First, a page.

Liam Neeson, the senior avenger

Since the death of his wife in 2009, the Irish actor has focused on action thrillers based on the premise “you don’t know who you’re messing with”, such as his latest release: ‘In the Land of Saints and Sinners’

Liam Neeson
Liam Neeson in a scene from 'In the Land of Saints and Sinners.'
Gregorio Belinchón

In 2007, Liam Neeson received a curious proposal, an action script co-written by Luc Besson that Jeff Bridges had rejected. After a first reading, it sounded like a “straight to DVD” movie. But the project involved learning karate and moving to Paris for four months, and Neeson fancied both. The fact that Taken became a worldwide success and that, after the death of his wife in 2009, Neeson stopped taking dramatic parts to focus on high-action roles are two twists of fate that no one could have foreseen.

But that’s happened, and at this stage of his career, the Northern Irishman has become the talisman of films based on the premise “you don’t know who you’re messing with,” such as his latest release, In the Land of Saints and sinners. Since that fateful 2009, the actor has starred in movie after movie (up to 44): he is the king of the elderly action hero. Or, as critics may say, the leader of the dad movies. “I think the public likes to see people who seem real doing action, who suffer and get tired,” the actor told EL PAÍS in 2015 while promoting Run All Night.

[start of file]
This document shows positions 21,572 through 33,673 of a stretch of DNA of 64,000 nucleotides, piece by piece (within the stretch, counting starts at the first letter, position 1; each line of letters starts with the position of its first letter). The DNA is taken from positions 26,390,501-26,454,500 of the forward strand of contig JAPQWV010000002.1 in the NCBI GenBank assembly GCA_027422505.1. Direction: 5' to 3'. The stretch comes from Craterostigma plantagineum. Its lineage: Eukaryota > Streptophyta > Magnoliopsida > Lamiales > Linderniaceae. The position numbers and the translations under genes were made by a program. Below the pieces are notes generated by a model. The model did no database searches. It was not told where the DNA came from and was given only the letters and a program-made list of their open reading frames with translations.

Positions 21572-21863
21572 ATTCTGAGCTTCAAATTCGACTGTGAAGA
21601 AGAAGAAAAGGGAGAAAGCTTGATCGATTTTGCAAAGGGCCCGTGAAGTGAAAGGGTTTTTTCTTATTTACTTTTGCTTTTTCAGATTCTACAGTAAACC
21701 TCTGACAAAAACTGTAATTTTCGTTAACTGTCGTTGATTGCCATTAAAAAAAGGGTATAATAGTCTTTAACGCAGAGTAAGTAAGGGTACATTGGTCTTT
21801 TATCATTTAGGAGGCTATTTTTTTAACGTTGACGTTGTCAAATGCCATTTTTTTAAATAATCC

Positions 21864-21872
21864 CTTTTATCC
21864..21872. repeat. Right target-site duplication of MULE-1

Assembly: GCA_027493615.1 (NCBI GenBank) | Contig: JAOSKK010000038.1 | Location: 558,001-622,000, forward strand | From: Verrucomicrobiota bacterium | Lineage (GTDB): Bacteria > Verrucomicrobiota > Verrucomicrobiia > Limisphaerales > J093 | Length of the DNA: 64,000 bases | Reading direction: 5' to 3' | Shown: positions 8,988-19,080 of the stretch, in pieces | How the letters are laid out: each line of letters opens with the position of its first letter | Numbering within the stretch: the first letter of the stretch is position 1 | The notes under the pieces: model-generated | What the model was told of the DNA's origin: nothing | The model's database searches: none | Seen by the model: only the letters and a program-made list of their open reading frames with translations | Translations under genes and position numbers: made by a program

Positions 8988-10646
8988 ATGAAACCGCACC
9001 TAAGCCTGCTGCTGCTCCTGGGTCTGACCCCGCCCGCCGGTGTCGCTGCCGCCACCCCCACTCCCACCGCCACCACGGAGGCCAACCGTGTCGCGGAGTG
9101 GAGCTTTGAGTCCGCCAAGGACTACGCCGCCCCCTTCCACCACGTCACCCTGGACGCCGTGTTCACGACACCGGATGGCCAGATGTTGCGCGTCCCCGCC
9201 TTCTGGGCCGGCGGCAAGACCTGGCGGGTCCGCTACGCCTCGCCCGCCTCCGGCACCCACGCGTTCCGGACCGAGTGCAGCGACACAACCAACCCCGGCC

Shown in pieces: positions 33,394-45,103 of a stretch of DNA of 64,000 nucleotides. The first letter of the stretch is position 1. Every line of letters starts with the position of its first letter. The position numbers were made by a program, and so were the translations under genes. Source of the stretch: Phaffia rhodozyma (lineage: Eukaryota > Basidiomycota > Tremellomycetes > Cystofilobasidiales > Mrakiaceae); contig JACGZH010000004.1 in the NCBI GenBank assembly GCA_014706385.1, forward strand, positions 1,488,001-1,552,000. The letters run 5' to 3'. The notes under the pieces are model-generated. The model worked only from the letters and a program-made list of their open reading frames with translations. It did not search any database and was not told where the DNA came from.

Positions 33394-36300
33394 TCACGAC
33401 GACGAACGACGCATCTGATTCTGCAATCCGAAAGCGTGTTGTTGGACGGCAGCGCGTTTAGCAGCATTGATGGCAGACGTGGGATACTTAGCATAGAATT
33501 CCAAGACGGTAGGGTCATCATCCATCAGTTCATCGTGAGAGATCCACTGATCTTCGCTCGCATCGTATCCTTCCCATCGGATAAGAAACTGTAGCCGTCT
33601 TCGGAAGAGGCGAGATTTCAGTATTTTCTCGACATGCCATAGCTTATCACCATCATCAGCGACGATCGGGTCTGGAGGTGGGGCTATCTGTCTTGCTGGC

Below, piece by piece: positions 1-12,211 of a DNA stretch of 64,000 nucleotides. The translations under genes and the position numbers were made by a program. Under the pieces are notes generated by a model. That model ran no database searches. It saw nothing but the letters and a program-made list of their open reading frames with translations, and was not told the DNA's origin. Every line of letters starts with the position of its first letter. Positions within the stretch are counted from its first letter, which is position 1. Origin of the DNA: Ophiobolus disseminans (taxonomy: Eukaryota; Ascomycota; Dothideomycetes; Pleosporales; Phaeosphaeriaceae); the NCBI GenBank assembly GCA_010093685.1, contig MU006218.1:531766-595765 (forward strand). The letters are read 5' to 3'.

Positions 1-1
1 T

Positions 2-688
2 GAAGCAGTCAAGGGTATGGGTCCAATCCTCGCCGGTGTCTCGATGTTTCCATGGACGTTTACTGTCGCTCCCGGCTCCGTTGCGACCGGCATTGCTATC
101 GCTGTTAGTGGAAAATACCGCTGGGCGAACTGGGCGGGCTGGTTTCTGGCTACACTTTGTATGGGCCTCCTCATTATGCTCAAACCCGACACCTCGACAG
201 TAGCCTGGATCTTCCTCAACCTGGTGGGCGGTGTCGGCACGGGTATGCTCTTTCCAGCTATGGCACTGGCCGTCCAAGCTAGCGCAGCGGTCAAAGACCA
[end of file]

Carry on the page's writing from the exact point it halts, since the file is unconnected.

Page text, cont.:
Neeson’s career can be divided into Picasso-style stages. His current stage began after his wife Natasha Richardson died in a skiing accident. He was meant to star in Steven Spielberg’s Lincoln, and had been working on the project for four years... But when he read the script months after his wife’s death, he told Spielberg that he didn’t have the strength to do it. In the end, he was replaced by Daniel Day-Lewis. “I survived by running away some. Running away to work. Listen, I know how old I am and that I’m just a shoulder injury from losing roles like the one in Taken. So I stay with the training, I stay with the work,” he told Esquire. “That’s the weird thing about grief. You can’t prepare for it.”

That’s why he threw himself into the maelstrom of very physical films. He felt more comfortable in Clash of the Titans, The A-Team, the new installment of The Chronicles of Narnia, and in thrillers that turned him into a brand: Unknown, The Grey, Taken 2, Cold Pursuit, The Marksman, Blacklight, A Walk Among the Tombstones, Run All Night... In the genre “Neeson hits and shoots things,” there are two subgenres: “You have messed with my family” and “You don’t know who you’re messing with.” In the Land of Saints and Sinners belongs to the former.

The movie is set in 1974 and follows Finbar Murphy, who lives a secluded life in a beautiful, almost idyllic, Irish village. When asked what he really does for a living, he responds curtly: “You don’t want to know.” In the Lands of Saints and Sinners is a 20th century western. Murphy (Liam Neeson, who else) is the local bad guy (who “wants to do good through evil,” according to the trailer), who protects his people disguised as a good guy. But the arrival of villains — in this case a particularly cruel IRA commando led by a woman eager for revenge — destroys the peaceful village and forces each character to choose a side. One such character is the local police officer, Murphy’s best friend, who has no inkling at all about the protagonist’s murderous coldness. He is played by one of Neeson’s old friends in real life, Ciarán Hinds.